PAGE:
Hill knows about pain and depression and the fear of a dream lost.
After playing briefly with the Cubs last summer, the switch-hitting catcher and son of a carpenter went into the off-season. Last October, cutting wood with a table saw, he nearly severed three fingers from his throwing hand - pinky, ring and middle.
"I saw a lot of things flash before my eyes. You're trying to assess the damage and what to do next," Hill said.
Despite the pain and uncertainty, he committed himself to rehab. The pins in his three injured fingers were removed, and his playing is unaffected.
"A lot of heart and desire went into it. I've always been a baseball player. I've never wanted to be anything else. In my mind, that's what I was going to do, at least give it a shot," Hill said.
People who have gone through surgery to attach severed fingers seldom regain full use and sensation. One doctor says it's almost unheard of for a professional athlete to regain what Hill has.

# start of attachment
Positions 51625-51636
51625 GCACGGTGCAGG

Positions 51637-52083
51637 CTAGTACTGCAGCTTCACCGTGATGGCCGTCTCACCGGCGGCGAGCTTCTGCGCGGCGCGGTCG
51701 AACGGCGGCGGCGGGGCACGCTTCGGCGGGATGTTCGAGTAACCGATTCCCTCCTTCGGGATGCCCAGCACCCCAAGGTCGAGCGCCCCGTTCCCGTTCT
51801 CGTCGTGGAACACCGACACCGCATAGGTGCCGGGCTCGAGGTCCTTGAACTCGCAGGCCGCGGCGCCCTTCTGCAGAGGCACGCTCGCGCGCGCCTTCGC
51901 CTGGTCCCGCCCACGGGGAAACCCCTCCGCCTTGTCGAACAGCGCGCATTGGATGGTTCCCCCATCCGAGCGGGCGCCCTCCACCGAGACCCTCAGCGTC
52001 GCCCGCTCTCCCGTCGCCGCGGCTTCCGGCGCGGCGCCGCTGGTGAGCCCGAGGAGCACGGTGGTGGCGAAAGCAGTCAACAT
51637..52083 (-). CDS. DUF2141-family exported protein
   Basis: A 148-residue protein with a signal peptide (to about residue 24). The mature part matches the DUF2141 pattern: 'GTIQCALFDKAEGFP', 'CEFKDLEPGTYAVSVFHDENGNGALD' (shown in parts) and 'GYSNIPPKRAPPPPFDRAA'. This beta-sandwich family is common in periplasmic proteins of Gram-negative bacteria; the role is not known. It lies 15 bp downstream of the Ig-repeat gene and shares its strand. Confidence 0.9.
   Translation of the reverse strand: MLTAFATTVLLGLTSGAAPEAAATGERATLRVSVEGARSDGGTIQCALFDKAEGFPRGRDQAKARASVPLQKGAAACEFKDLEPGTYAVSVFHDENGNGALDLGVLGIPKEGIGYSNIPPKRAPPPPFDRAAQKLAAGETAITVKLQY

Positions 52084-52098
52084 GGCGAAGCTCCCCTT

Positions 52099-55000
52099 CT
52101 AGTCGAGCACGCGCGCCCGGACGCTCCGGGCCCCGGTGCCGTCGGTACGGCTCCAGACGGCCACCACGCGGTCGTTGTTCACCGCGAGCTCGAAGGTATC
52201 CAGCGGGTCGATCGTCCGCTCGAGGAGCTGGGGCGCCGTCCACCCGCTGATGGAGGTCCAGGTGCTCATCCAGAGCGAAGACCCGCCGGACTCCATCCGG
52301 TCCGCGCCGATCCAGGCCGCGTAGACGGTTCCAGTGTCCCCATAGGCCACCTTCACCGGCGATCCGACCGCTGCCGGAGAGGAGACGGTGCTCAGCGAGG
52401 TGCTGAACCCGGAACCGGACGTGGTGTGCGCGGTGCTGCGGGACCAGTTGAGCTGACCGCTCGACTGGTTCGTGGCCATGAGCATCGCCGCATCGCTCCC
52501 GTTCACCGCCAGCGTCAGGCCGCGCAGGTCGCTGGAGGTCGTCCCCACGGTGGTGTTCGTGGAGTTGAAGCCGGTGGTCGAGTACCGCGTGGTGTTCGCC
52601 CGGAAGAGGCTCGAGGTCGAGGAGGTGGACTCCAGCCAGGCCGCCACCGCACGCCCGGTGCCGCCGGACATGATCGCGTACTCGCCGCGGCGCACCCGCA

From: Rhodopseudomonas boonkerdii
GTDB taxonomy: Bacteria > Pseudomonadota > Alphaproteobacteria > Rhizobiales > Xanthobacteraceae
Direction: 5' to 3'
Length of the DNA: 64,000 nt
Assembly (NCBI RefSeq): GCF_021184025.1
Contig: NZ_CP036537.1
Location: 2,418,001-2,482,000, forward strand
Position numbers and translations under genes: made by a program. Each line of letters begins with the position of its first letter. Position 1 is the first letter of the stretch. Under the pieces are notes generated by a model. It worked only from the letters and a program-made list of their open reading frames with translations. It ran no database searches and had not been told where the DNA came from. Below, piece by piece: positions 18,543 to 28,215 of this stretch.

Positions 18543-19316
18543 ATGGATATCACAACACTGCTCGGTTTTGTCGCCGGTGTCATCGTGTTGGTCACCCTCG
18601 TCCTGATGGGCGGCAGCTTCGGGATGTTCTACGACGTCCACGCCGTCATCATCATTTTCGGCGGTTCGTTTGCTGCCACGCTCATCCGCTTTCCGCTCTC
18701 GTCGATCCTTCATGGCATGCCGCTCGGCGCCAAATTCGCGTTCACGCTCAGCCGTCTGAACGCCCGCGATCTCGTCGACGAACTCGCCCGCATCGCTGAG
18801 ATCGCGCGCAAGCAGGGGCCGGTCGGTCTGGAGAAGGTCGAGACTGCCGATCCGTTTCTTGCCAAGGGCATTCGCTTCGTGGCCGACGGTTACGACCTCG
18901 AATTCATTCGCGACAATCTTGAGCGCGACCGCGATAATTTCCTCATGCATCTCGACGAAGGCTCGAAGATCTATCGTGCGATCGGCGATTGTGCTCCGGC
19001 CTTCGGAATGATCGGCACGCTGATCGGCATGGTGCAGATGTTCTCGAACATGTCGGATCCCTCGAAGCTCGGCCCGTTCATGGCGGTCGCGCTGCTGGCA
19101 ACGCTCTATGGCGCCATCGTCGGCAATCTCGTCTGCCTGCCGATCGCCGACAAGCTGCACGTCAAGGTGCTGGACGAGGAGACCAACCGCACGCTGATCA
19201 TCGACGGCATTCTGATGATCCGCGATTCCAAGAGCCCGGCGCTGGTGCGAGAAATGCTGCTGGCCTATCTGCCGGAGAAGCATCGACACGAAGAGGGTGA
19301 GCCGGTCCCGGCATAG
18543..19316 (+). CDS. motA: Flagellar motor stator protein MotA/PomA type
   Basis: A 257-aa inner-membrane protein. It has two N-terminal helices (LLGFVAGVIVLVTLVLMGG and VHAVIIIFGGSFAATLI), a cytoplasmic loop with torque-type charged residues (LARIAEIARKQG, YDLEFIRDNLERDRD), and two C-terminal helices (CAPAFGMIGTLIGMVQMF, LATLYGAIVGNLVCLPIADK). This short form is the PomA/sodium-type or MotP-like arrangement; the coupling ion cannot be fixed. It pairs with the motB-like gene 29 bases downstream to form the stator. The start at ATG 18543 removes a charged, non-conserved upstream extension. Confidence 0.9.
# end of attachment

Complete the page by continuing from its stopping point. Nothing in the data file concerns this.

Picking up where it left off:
"Part of it may be the advances we made in microsurgical reconstruction, but the biggest attribution is to the patient himself, his desire to return to what he enjoys doing. That's what overcomes everything," said Dr. John Fernandez, Rush Medical Center.
"I've got plenty of best friends on this team. It's nice to come back and hang around with them and get on with it," Hill said.
Hill says he's going to stay away from the saw and just be a boss. He may become a rehab case study for others who have gone through similar injury. For now, he said he just wants to play baseball.